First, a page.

“This is one of the most exciting things to happen in my career,” Randall said. “I have an opportunity to go to a school that has never had wrestling and get to establish a new program. I believe we will get wrestlers headed here.”
Randall said the support is in place to be competitive.
“The academic reputation of the university makes it attractive to the best wrestlers in the region,” Randall said. “With our administration, how can we not be successful?”
Randall coached 40 wrestlers who went on to the college ranks. Randall has coached 49 state champions, 48 state tournament placers, 20 all-staters and one four-time state champion.
In 2005, El Reno outscored Duncan 157-102.5 for the Class 4A title and had three individual champions. At dual state, El Reno defeated Lawton MacArthur 40-20. Randall’s teams have won 65 tournament championships, 11 regional crowns, 12 Suburban Conference championships and 13 district titles. In the classroom, El Reno was academic state champion in 1998 and 1999. Nationally, El Reno has been in the top 25 high-school rankings the past eight years.
Randall is seven-time Oklahoma Coaches Association coach of the year and three-time Oklahoman Big All-City coach of the year. Other coach of the year awards Randall has earned: 2003 National Coaches Association regional coach of the year, 2002 National Federation of Coaches sectional coach of the year, 2002 U.S. Olympic Committee development coach of the year, 2002 USA Wrestling development coach of the year and 1999 Wrestling USA Magazine Dream Team coach and coach of the year.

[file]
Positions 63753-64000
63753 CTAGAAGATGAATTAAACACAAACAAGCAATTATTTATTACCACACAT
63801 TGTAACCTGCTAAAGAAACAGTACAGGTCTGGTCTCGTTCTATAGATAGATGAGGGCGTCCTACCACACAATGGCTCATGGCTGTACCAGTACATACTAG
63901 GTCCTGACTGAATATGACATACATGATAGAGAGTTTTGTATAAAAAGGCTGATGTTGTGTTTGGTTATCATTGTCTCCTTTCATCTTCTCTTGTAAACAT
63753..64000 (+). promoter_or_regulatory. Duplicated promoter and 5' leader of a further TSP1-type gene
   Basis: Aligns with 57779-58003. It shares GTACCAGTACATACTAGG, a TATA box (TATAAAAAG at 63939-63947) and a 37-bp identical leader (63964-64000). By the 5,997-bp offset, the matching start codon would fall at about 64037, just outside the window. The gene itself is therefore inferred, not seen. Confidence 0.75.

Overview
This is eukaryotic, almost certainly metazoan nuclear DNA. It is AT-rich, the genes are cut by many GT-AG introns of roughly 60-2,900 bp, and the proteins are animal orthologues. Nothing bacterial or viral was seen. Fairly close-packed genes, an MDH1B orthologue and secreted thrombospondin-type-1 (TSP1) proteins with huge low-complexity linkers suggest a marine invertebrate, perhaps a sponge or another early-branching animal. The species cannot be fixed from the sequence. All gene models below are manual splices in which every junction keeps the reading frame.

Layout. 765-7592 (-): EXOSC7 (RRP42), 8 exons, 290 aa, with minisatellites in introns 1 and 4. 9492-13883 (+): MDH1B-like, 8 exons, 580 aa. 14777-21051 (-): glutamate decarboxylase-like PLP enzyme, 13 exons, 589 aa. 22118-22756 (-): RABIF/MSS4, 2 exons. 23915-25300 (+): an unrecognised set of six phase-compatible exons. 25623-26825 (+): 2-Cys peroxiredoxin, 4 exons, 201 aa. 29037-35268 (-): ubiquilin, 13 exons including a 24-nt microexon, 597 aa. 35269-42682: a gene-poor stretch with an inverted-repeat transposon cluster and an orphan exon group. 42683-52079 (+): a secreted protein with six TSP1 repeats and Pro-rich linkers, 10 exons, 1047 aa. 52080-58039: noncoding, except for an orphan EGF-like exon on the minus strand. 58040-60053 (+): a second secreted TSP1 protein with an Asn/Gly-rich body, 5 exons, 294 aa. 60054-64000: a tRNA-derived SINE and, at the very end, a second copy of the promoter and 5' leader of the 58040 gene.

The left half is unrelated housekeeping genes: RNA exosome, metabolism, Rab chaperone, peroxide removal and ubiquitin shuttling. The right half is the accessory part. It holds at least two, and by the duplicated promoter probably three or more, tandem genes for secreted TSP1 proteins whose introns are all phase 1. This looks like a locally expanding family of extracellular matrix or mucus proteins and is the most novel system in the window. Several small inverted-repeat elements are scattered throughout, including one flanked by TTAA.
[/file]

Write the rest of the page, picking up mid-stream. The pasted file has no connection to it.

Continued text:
On the national level, Randall is a member of several USA Wrestling committees. He has been USA National Dual Tournament director 12 times since 1993. Randall has coached several state and regional freestyle and Greco-freestyle junior and cadet teams and won nine junior national dual team tournament championships. In 1987, USAOK’s cadet program set a state record with 20 all-American wrestlers in one season under Randall’s guidance.
What others are saying about Randall and OCU wrestling:
“I think it’s an absolutely wonderful choice. I have a great admiration for Archie Randall. He is a leader of young men and has sent out several wrestlers to the collegiate level. You’ll find out very quickly he’ll be very competitive. He’s got great drive and passion for wrestling. Those are two ingredients that lead to success.” – Oklahoma State wrestling coach John Smith
“Archie Randall is clearly among the most elite wrestling coaches in the country. We’d like to congratulate OCU for attracting such a quality candidate. The program will rise very quickly under his direction. He’s an outstanding mentor and coach.
“We are forever grateful for OCU’s efforts to establish a new wrestling program. High-school wrestling is now the sixth-most popular high-school boys sport in America. There are only 323 college programs for them to participate in. We need more opportunities at the college level. Wrestling in the Oklahoma region is arguably the best in the country.” – Mike Moyer, executive director, National Wrestling Coaches Association
“We’re excited about OCU adding wrestling. It’ll be the 40th program in five years to be added to our sport. Under the leadership of Archie Randall, we’re confident OCU will flourish. He built a dynasty at El Reno. He’s one of the most esteemed high-school coaches in the country. He has the gifts, talents and passion to develop a great program.” – Oklahoma wrestling coach Jack Spates